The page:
“better together – when we fail together” doesn’t have a good ring to it does it? but essentially it was what he was saying, and its been the message for the campaign ever since.

    Of course he didn’t stop there. He then went on to imply that any success Scotland enjoyed was really Britain’s success. After all we couldn’t have achieved anything of note without the British. We won’t be able to listen to British music or appreciate British culture, if we were independent. you re-reading that sentence makes me realise that Darling must read little, watch little or even appreciate any form of culture. A child could take apart that argument. But you get my point. The have continued to dig deeper for new veins of surrealist and absurd arguments. But their trump card was George Osborne. When he came, he not only ruled currency union out. He also ruled out Scotland’s place in the union. It seemed an utterly absurd argument to make. “Vote no – to keep taking UK charity”

    its becoming clear from the growing sense of panic from MSM south of the border, that the NO campaign is not only floundering. Its losing. The reason they are losing is that their leaders, are products of a dysfunctional system. Not just labour – but the whole stinking mess. They are trying to defend a Union whose right to exist has never actually been put to the question. So this dysfunctional campaign decided that it was 1707 again and Scotland is still wrecked by Darien and needs to join the Union. At least that’s what it feels like to me. How else do you explain Darling and Osborne constantly referring to Scotland as being separate from the UK?

    They just don’t seem to know how to sell the Union to Scotland, without making Scotland appear like an unemployed man cashing in his giro every Tuesday.

    300 years of union, reduced to a welfare cheque.

  6. Johnny come lately says:

    @David Agnew
    Great post. I agree with every word.

  7. Abulhaq says:

    The unionist campaign may be in some disarray but the propaganda /information apparatus of the British State is not. Independence represents the biggest threat to the established order since the rise of Nazi Germany. Anglo-America is on the qui vive for signs any future Scottish state might be politically freethinking. Enough evidence from pro-independence commentators and bloggers indicates we shall be a quite different entity from the one we are currently a part. That is quite enough for the mechanisms of distortion and black propaganda, so well perfected in the corridors of power of the imperialist centuries, to grind into action. We know we are dealing with a ruthless self-serving system fronted by relatively compliant media. We should not be shocked or aggrieved at what that system will fabricate over the coming months. We will require a strong stomach, a cool head and nerves of steel.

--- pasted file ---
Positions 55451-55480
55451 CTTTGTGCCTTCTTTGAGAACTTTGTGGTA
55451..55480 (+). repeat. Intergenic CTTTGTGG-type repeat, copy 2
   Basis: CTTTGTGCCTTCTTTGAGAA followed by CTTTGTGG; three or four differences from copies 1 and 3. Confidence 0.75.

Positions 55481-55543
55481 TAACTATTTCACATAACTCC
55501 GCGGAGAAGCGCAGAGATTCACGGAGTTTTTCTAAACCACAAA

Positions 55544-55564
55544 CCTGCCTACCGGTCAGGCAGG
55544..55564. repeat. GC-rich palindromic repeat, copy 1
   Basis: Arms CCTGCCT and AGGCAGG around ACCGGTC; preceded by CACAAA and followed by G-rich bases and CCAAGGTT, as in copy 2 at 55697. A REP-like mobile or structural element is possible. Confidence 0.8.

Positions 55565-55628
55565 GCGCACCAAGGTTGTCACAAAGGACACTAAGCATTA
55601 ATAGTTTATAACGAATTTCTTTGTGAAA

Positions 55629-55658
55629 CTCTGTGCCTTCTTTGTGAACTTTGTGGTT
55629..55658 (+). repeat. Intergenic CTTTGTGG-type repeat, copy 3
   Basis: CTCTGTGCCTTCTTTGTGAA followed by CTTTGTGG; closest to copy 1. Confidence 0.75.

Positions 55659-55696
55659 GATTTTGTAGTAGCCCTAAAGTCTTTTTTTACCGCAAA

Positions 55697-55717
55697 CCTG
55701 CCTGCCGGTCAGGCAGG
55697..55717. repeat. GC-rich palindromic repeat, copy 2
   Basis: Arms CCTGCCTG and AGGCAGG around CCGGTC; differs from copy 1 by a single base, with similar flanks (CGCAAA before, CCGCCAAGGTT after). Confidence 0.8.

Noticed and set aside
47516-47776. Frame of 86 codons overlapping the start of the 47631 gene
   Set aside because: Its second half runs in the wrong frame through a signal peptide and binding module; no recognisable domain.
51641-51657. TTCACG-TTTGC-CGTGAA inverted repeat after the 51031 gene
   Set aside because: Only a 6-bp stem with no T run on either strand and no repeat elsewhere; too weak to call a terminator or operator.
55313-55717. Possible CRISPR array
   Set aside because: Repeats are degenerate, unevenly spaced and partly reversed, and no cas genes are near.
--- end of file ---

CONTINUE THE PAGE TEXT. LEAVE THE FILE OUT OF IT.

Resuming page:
1. First class post, Abulhaq.I have often warned about this, and they, the establishment, will do and say anything to preserve what they see as their right to rule.

      1. douglas clark says:

        Abulhaq, Alex Beveridge,

        We are certainly in a ‘winner takes all’ game with Westminster. Can someone direct me to the official opinion of the USA?

        We know that Mr Hammond,


        is not beyond duplicity rather than outright tax evasion,so could this honourable man explain what he was discussing with the USA at some length, for a week, no less?

        This is ‘interesting’ from the inestimable Florida Times Union: